Lowie, Robert 1883-1957
Robert Harry Lowie, an Austrian-American anthropologist, was one of the leaders of Franz Boas’s (1858–1942) first generation of students. Lowie was noted for his contributions to American Indian ethnography, social structure, and ethnological theory.
Born to a middle-class Jewish family in Vienna, Austria, Robert Lowie was the son of Samuel Lowie, a Hungarian-born businessman, and Ernestine Kuhn Lowie, the daughter of a Viennese physician. Immigrating with his family at the age of ten, he attended public school in New York City. In 1901 Lowie graduated with a BA in classics from the City College of New York. After teaching briefly in the New York school system, he enrolled in Columbia University, where he was soon attracted to anthropologist Franz Boas and his embodiment of German scientific ideals. Entering the doctoral program in anthropology in 1904, Lowie earned his PhD in 1908 with a dissertation on “The Test-Theme in North American Mythology.”
Robert Lowie joined curator Clark Wissler (1870–1947) at the American Museum of Natural History, which sponsored Lowie’s first field work in 1906 among the Lemhi (Northern Shoshone) of Idaho. The following year, Lowie officially joined the staff of the museum as an assistant, becoming assistant curator in 1909 and associate curator in 1913. During his tenure at the museum, Lowie carried out most of his ethnographic fieldwork, studying the Assiniboine, Northern Blackfoot, Chipewyan, Hidatsa, Southern Ute, Southern Paiute, Northern Paiute (Paviotso), Washo, and Hopi. Despite this wide range, Lowie’s specialty was the Native peoples of the Great Plains, particularly the Crow of Montana. He first worked among them in 1907, returning every summer from 1910 to 1916, and again in 1931.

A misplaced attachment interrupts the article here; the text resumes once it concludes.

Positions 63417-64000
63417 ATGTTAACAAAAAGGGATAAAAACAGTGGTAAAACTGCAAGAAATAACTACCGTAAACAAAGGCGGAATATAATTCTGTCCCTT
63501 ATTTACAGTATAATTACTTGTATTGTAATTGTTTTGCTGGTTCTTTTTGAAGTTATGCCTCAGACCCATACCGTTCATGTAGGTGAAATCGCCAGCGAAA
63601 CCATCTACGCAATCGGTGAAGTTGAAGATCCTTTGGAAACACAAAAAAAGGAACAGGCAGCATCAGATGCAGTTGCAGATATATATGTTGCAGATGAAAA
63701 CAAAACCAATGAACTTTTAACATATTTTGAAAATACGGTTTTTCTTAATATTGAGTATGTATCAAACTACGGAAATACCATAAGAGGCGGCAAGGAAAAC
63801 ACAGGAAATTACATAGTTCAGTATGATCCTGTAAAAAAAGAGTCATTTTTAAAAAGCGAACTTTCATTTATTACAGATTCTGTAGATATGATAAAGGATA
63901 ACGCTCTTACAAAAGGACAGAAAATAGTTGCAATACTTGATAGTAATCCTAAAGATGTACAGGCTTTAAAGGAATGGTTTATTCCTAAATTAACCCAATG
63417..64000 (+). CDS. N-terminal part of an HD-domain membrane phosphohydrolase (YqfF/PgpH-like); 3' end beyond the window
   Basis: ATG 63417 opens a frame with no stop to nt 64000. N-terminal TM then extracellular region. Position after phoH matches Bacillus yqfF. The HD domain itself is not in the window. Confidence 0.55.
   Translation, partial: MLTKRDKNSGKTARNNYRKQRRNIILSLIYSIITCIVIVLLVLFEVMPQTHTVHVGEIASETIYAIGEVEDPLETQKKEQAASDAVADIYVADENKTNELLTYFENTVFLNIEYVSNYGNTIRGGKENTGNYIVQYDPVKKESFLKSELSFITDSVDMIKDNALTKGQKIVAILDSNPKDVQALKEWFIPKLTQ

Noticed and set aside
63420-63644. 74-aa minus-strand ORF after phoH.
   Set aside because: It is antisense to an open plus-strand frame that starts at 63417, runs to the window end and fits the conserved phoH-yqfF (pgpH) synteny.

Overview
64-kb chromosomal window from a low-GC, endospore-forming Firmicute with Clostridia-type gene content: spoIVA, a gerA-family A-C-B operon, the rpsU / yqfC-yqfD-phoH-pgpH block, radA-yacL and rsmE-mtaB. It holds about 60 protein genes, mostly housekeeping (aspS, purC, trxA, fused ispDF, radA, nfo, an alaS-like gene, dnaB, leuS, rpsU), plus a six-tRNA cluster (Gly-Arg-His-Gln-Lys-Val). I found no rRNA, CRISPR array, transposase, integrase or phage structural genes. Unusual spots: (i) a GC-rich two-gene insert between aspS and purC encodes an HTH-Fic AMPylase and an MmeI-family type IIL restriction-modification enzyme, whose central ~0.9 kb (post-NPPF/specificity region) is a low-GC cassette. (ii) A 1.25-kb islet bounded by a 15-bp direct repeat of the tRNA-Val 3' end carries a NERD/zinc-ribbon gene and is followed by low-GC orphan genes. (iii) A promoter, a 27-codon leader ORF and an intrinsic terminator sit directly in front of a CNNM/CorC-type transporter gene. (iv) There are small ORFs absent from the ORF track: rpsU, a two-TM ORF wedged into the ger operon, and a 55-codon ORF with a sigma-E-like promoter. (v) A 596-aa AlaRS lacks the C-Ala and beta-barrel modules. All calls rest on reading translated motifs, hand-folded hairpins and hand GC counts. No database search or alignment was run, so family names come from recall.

In most respects, Lowie’s ethnography was thoroughly Boasian. Motivated by the “salvage paradigm,” predicated on the disappearance of Native cultures, in his ethnography he focused on a general cultural survey that called for the mapping of cultures and languages. His fieldwork was also holistic and comprehensive, studying every aspect of a group’s culture from artifacts to social organization to religion and mythology.
After spending a year teaching anthropology at the University of California, Berkeley (1917–1918), Lowie joined the faculty as an associate professor in 1921, becoming a full professor in 1925 and retiring in 1950. During the 1930s, Lowie developed a new areal interest: South America. He edited and translated the writings of Curt Nimuendajú (1883–1945), a German-Brazilian ethnographer of the Ge-speaking peoples of Brazil. These interests led to his planning and support for the Handbook of South American Indians (1946–1959), edited by his student Julian Steward (1902–1972).
Many of Lowie’s books stemmed from his interest in summarizing the state of anthropological knowledge and communicating it to a broadly educated general audience; these included Culture and Ethnology (1917), Primitive Society (1920), Primitive Religion (1924), and Social Organization (1948). His interest in cultural critique, expressed in Are We Civilized? (1929) and other essays of the 1920s, led to his Toward Understanding Germany (1954), a detailed anthropological analysis of a European society.